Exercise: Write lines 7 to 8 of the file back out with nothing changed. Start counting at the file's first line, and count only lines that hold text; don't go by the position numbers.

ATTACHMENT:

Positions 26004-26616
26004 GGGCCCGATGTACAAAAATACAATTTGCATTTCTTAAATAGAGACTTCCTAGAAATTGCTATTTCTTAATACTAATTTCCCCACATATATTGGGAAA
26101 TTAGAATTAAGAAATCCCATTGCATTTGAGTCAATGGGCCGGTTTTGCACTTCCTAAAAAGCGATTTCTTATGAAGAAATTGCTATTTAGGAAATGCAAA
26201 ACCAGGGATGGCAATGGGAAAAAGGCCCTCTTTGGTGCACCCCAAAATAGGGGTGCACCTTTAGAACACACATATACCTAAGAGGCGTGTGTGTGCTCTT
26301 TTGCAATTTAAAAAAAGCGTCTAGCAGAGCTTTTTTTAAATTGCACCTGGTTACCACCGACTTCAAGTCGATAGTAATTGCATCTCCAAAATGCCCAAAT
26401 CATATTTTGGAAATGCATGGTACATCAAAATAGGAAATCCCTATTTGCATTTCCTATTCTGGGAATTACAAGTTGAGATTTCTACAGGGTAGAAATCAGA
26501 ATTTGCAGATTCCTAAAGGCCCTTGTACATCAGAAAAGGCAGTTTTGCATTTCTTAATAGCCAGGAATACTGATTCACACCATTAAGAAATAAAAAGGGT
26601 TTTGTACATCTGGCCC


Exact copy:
26501 ATTTGCAGATTCCTAAAGGCCCTTGTACATCAGAAAAGGCAGTTTTGCATTTCTTAATAGCCAGGAATACTGATTCACACCATTAAGAAATAAAAAGGGT
26601 TTTGTACATCTGGCCC